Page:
9 tips for more sovereignty with unpleasant questions in presentations

It’s all a question of preparation!

You can make your PowerPoint presentation absolutely professional and you can pull out all the stops in your presentation techniques. But if you are caught on the wrong foot by a single interjection from the audience, the nice impression is quickly gone. Insecurity ruins your standing with the audience. But you can prepare for unpleasant questions. With the following tips, you will be well prepared for the next round of questions.

Perhaps you have experienced this yourself: You listen to a lecture and are actually quite taken with the speaker. Technique and content seem to be right; you feel a real gain in knowledge. At the end of the presentation, a question comes from the audience, seemingly catching the speaker off guard. You sense his uncertainty and a slight annoyance. He answers evasively and curtly, almost snappishly. A doubt rises in you as to whether the man is really such a great professional.

Perhaps there were many more weaknesses in the presentation, and the uncertainty in answering the question was just the tip of the iceberg. You are probably distancing yourself a bit on the inside. All the effort the speaker has put into his presentation, the initial success with which he had already won you over, has actually been in vain. And all because he let himself be thrown off track by an audience question.

Awkward questions that you’d rather not be asked can always come up during a presentation. Sometimes in our preparation we have overlooked an error in the PowerPoint slides and it is brought to our attention by the audience. A listener may have overheard or misunderstood something. Now and then, it is also the desire for provocation. No matter how trivial, outrageous or silly an audience question may be, keep your temper. In any case, you should prepare for such situations before your public appearance so that you can give appropriate answers.

Prepare for unexpected questions in detail for your next presentation!

Tip 1: Exact preparation

Go through your presentation carefully in advance and consider where questions might arise. Try to find the appropriate answers to possible questions so you don’t have to ruminate during an event.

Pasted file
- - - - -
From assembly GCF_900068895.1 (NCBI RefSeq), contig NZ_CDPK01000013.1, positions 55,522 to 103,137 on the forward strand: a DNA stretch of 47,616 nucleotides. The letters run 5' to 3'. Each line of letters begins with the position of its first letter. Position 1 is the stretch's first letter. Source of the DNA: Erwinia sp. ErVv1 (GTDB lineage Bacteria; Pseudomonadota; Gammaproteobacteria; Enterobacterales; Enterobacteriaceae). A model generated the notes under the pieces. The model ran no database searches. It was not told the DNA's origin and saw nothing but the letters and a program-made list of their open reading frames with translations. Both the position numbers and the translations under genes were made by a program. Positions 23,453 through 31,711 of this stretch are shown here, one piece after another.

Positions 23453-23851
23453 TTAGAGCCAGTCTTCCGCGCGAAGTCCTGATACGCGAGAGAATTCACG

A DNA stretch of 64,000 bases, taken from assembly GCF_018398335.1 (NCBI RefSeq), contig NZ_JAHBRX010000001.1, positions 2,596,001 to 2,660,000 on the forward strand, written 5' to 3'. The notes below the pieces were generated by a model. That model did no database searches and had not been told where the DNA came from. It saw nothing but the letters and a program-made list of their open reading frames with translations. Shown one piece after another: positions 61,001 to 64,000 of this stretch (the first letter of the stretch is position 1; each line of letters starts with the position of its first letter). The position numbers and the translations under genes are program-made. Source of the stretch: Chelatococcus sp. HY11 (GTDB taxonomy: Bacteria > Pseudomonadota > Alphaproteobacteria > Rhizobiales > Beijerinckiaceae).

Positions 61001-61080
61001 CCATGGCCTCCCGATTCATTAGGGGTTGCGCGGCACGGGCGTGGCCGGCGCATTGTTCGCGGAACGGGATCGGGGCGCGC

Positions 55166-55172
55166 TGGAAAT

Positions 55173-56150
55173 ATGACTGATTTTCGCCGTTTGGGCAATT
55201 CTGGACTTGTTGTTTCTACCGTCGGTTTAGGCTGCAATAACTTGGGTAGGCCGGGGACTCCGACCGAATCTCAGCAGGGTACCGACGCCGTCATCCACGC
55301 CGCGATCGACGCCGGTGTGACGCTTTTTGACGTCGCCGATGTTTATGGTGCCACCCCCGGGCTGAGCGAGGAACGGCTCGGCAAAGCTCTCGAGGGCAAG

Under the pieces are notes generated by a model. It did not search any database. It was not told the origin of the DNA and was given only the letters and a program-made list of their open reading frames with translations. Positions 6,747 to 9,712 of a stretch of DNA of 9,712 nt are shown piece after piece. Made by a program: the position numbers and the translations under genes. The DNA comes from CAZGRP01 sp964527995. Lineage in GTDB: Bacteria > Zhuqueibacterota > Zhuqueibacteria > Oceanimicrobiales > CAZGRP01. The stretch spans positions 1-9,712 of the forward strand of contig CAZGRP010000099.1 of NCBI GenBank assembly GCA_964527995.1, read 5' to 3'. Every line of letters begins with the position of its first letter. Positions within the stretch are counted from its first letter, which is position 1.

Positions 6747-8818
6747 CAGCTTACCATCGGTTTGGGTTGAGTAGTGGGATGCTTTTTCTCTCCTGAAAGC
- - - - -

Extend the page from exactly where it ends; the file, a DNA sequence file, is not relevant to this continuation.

Tip 2: Content changes

Consider what can be changed about the content of your presentation to avoid certain questions.

Tip 3: Decision intermediate questions 

Determine ahead of time if you will allow interstitial questions during your presentation or answer questions after your presentation is over. You should communicate your decision to your audience at the beginning of the event. If you have mastered your presentation backwards and forwards from the FF, you are unlikely to be easily thrown off by interposed questions. As a general rule, however, it is advisable to allow questions only after the end of your presentation, because otherwise you will easily get out of rhythm.

Tip 4: Take a stand

Never be left with an answer! You risk your reputation very quickly if you simply ignore questions. If you don’t take a stand, it will irritate your audience and they will suspect weakness or arrogance behind it.

Tip 5: Name commonalities

Take the wind out of the sails of aggressive questioners! Just when a discussion threatens to drift into aggressiveness, try to name common ground. Take out one point of your counterpart and counter “I definitely agree with you on this point …” and try to return to the factual level.

Tip 6: Set direction